SEPTEMBER 12, 2018 —The average quality of policies and institutions in Sub-Saharan Africa was broadly unchanged in 2017, according to the latest review by the World Bank.
This is a shift from the deterioration observed in the previous year.
This analysis covers 38 countries and describes the progress these countries are making on improving the quality of their policies and institutions. Countries are rated on a scale of 1 (low) to 6 (high) for 16 dimensions reflecting four pillars: economic management, structural policies, policies for social inclusion and equity, and public sector management and institutions.
In 2017, the regional Country Policy and Institutional Assessment (CPIA) score was 3.1. This average CPIA score for Sub-Saharan Africa remains slightly below the average of 3.2 for other International Development Association (IDA) countries.
IDA , a member of the World Bank Group, is an international financial institution which offers concessional loans and grants to the world’s poorest developing countries.
“In 2017, African countries had a more favorable global environment that provided them with space to implement reforms” explained Punam Chuhan-Pole, lead economist and lead author of the report. “According to our analysis, nearly 30 per cent more countries strengthened their policy and institutional quality in 2017 compared with 2016. This is an encouraging trend.”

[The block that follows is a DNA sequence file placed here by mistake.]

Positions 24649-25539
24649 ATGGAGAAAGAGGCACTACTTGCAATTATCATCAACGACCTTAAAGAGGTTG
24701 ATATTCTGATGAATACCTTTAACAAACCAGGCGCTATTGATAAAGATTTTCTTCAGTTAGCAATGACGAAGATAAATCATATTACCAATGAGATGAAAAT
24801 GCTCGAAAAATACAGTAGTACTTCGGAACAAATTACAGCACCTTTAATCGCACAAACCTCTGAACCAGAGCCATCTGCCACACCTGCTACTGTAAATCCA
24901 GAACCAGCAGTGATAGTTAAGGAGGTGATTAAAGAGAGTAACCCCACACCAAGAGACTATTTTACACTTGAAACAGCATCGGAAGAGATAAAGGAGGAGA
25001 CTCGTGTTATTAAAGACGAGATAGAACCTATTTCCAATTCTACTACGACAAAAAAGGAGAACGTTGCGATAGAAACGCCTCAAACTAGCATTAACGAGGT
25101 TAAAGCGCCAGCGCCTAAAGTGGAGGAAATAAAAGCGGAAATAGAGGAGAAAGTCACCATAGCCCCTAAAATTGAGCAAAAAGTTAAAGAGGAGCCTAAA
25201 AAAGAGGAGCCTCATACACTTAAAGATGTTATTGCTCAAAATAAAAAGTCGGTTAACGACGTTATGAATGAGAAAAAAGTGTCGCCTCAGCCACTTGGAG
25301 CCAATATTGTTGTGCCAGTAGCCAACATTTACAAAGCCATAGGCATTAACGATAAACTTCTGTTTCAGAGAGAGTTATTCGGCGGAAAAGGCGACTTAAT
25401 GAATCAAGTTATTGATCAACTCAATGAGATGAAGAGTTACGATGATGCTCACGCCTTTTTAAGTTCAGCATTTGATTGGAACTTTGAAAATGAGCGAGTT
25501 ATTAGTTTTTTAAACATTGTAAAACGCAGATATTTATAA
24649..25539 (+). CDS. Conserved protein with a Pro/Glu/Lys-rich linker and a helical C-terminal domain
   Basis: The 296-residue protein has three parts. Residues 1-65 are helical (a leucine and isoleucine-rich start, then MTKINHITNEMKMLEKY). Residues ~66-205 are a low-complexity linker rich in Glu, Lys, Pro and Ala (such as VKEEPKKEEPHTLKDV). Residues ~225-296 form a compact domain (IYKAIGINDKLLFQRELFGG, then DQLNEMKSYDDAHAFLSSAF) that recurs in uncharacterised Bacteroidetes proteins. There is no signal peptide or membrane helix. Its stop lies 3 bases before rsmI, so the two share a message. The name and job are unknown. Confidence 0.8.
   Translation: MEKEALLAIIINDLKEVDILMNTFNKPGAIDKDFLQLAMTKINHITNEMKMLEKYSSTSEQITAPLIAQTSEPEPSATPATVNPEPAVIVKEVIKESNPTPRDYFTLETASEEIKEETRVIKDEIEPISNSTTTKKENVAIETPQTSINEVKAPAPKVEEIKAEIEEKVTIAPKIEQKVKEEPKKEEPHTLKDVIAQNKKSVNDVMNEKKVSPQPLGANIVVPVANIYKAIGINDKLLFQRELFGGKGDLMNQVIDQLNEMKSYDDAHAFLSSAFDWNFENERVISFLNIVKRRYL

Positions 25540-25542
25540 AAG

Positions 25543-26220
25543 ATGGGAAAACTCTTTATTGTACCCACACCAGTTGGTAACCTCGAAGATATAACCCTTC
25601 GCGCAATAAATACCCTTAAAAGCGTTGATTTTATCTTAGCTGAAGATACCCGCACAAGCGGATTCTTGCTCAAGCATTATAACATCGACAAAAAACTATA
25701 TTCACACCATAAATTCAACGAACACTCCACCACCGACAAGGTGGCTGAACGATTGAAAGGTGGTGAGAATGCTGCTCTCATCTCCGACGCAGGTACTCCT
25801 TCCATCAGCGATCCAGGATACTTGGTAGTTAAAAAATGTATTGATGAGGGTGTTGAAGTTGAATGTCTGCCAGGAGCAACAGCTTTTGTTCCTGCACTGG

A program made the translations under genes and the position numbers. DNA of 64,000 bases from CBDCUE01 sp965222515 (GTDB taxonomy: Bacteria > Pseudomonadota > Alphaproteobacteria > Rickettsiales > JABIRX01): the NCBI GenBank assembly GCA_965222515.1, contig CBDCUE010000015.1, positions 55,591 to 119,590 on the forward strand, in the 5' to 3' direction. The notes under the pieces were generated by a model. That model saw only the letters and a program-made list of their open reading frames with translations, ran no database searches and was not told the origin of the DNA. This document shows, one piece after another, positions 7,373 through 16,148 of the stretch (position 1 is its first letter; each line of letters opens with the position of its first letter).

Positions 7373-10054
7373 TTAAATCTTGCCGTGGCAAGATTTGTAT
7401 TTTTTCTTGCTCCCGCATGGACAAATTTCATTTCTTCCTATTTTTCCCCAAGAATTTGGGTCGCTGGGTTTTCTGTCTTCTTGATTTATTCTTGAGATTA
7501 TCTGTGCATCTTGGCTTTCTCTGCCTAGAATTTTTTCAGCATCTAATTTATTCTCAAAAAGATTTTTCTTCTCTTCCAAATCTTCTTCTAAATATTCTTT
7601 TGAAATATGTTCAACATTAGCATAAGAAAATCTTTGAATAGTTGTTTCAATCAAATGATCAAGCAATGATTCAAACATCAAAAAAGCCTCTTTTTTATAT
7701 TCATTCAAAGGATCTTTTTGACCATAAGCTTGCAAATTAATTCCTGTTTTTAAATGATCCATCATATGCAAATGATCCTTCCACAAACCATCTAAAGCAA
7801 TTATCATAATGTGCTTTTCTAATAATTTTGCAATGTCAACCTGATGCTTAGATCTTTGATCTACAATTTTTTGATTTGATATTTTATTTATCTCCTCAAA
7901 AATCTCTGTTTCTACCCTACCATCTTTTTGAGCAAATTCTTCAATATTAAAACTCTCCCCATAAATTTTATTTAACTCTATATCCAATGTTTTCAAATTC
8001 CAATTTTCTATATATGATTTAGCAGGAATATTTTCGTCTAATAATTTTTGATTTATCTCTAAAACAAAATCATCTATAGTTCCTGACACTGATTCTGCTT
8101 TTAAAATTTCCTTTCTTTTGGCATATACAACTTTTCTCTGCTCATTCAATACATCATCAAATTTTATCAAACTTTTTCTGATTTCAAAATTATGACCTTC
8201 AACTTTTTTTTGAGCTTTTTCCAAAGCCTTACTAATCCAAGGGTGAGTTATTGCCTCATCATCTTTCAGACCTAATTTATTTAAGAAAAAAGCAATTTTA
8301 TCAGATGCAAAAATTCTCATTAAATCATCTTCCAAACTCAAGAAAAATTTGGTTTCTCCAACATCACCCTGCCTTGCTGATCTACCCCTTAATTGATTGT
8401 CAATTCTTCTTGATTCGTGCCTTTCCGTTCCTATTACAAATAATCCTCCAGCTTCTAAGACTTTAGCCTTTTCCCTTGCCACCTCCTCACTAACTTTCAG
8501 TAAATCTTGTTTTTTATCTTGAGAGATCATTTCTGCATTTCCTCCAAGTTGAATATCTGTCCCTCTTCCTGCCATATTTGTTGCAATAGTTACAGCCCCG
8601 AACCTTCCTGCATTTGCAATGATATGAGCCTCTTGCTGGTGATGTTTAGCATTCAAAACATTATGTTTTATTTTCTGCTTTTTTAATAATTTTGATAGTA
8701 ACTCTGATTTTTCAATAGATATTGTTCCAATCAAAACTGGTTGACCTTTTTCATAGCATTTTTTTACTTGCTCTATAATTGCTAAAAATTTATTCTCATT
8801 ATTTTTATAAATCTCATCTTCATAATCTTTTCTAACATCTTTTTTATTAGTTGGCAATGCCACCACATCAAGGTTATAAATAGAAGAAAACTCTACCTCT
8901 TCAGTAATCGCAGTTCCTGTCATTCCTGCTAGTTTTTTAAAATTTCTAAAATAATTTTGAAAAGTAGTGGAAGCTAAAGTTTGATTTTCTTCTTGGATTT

Favorable global economic conditions supported a turnaround in economic activity in Sub-Saharan Africa in 2017, easing pressure on weak policy frameworks.
Country-level policy and institutional quality varied widely across the region.
Rwanda continued to lead at the regional level and globally, with a CPIA score of 4.0. Other countries at the high end of the regional score range were Senegal, with a score of 3.8, closely followed by Cape Verde, Kenya, and Tanzania, all with scores of 3.7.
Slightly more than half (20) of the region’s IDA borrowers posted relatively weak performance—that is, a score of 3.2 or lower.
The fragile countries had difficulties to face the challenges posed by their environment regarding the high risks of conflict, commodity price shocks, or climate threat, the report reveals.
“The CPIA is important for African countries not only because a better score leads to an increase in concessional financing from the World Bank, but also because it’s an excellent tool for policy formulation and monitoring” said Albert Zeufack, the World Bank’s Chief Economist for Africa. “Our countries should pay more attention to this important tool and use it accordingly.”
Since 1980, CPIA scores are used in determining IDA’s allocation of resources to the poorest countries. They are also useful for monitoring country progress and benchmarking it against progress in other IDA-eligible countries.
IDA was established in 1960, helps the world’s poorest countries by providing grants and low to zero-interest loans for projects and programs that boost economic growth, reduce poverty, and improve lives.
IDA is one of the largest sources of assistance for the world’s 75 poorest countries, 39 of which are in Africa.
Resources from IDA bring positive change to the 1.5 billion people who live in IDA countries. Since 1960, IDA has supported development work in 113 countries.
Annual commitments have averaged about $18 billion over the last three years, with about 54 per cent going to Africa.